After her last trip to see Kaly, Singe passed on their timetable. They’d decided to make a play the next day, after the Council guards dropped him off. There’d be minimal security, the target would likely relax after a day doing whatever he did, and what passed for police would be undergoing a shift change, if Leton’s sources were correct. The Elf had been managing to sneak out and conduct a couple recon runs of his own the last two days.
All of which was why the Elf and Orc arrived at their door in the late morning.
Most of the gear was concealable, including the four old comm sets Raphe had procured from Satem the other day. He figured there’d be no suspicion from the Dwarf after his cover. Once they were all set, Kaly reviewed the plan for everyone, knowing that once they passed the last abort time, there’d be no second chance. If things blew up, they’d be lucky to get off the station. Everything in place, the squad headed toward Gerlan, Elf and Orc as bravos, Raphe reprising his gem dealer role, and Singe taking a different route as an odd job seeker complete with explosives packed toolbox. She even carried some Gerlan maintenance identification that Raphe managed to acquire for after she was safely across the border.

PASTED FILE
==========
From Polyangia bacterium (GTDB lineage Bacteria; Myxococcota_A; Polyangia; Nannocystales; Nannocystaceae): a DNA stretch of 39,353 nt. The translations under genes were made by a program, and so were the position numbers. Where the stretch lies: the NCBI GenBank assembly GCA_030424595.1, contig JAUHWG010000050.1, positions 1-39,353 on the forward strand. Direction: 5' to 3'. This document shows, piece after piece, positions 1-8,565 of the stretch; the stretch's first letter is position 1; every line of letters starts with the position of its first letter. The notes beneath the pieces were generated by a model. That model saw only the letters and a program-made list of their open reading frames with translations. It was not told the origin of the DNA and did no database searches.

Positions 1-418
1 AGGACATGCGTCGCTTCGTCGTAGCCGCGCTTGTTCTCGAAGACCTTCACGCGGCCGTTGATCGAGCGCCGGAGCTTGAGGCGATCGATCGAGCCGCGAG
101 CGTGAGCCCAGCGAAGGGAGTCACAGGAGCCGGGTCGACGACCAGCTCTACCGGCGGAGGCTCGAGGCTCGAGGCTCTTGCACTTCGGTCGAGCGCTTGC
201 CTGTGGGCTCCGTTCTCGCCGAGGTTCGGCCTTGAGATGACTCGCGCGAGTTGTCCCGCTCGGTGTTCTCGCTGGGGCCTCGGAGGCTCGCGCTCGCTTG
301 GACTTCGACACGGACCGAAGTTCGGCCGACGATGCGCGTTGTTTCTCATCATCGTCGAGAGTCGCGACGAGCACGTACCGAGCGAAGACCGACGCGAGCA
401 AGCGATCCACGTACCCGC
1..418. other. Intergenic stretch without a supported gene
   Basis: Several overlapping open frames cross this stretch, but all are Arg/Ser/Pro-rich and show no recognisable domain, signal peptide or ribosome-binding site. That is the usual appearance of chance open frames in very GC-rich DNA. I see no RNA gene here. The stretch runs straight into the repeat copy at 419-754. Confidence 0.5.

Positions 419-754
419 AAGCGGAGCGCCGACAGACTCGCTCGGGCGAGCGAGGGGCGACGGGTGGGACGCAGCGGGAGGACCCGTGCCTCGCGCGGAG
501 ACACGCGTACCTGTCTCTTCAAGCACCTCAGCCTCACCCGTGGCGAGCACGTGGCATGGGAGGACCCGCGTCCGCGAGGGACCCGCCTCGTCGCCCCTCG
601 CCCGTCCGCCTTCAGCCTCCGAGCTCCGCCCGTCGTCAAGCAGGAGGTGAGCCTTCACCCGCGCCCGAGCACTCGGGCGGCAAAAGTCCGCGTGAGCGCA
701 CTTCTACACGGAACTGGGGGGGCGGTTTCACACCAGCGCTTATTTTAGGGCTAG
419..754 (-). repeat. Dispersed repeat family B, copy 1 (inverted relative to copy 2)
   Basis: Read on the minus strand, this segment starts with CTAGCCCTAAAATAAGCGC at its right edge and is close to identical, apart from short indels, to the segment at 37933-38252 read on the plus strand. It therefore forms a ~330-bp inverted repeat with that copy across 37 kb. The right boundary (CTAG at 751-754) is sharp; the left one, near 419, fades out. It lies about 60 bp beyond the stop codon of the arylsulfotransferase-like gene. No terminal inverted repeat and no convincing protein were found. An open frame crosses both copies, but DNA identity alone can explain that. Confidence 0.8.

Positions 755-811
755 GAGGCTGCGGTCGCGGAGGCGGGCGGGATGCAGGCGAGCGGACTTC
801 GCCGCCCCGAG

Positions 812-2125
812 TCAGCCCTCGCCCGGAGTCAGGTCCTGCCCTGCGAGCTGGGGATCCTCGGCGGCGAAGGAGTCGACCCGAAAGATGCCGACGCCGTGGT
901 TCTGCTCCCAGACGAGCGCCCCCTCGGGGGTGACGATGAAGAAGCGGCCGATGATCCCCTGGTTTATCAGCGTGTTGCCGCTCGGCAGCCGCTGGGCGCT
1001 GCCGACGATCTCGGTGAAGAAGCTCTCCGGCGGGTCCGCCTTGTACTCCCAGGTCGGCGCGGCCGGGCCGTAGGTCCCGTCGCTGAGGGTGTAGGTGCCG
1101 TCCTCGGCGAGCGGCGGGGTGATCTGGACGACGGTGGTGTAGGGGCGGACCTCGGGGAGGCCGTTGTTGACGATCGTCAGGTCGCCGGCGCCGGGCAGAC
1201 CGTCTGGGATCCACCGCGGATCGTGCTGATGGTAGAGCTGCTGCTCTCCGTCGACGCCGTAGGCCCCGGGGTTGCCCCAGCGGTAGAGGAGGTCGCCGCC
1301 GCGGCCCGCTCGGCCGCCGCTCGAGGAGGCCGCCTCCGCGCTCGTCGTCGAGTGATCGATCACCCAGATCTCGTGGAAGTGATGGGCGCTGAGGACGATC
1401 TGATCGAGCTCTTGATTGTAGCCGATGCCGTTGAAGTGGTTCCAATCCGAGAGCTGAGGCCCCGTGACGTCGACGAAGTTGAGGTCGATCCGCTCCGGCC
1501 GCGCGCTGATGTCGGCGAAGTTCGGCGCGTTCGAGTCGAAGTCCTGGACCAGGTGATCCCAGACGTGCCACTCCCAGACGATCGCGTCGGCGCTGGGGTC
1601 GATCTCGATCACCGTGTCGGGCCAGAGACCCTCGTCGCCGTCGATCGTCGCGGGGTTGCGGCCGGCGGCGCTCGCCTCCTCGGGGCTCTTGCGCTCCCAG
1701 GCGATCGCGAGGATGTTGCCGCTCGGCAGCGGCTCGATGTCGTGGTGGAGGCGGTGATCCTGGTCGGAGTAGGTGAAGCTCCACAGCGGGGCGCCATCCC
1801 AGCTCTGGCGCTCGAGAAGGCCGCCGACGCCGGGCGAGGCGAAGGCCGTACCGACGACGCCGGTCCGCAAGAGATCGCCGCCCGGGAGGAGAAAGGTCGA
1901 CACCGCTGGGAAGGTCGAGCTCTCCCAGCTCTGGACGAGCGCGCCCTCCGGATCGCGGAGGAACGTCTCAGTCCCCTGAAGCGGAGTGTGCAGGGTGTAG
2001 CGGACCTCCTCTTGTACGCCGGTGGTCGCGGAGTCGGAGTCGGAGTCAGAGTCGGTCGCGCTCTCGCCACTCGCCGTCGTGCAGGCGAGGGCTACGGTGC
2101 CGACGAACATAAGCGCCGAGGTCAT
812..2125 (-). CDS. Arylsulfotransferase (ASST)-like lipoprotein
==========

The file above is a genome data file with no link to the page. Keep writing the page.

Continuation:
He took up his position in a little used corridor near the sleepover. According to the plan, he had the least distance to go, so he used the remaining time to check his gear. Most importantly, Raphe checked the blast carbine they’d managed to find. It was old, nearly antique, and he’d prefer a much more accurate laser or EM rifle, but it should punch through any of the target’s defenses. Most of those would, admittedly, be focused on lasers since those were favored by assassins for their accuracy.
As ready as possible, Raphe checked the time and called in his prep status. Kaly’s and Leton’s voices replied affirming that they were in position. A short while later, as Raphe spotted the security detail coming down the street-corridor, Singe called in her readiness.
The sniper watched their target and security go past.
He waited for the man to enter Wond’s before he counted down the time.
A few seconds behind schedule, the lights in their target’s room turned on.
Well within variables, Raphe thought as he started to signal the others.
He’d just thumbed the antique comm to transmit when the sleepover’s window shattered and the target came out backwards. He watched the body tumble nearly thirty feet to the deck, where it hit head first with an audible crack.
Rather than report, he called, “Abort. Repeat, abort. Another team’s in the game and they just won.” Raphe repeated the message twice before cutting comms. It was the only thing that made sense, because neither Kaly nor Leton, no one, would change the plan without saying something.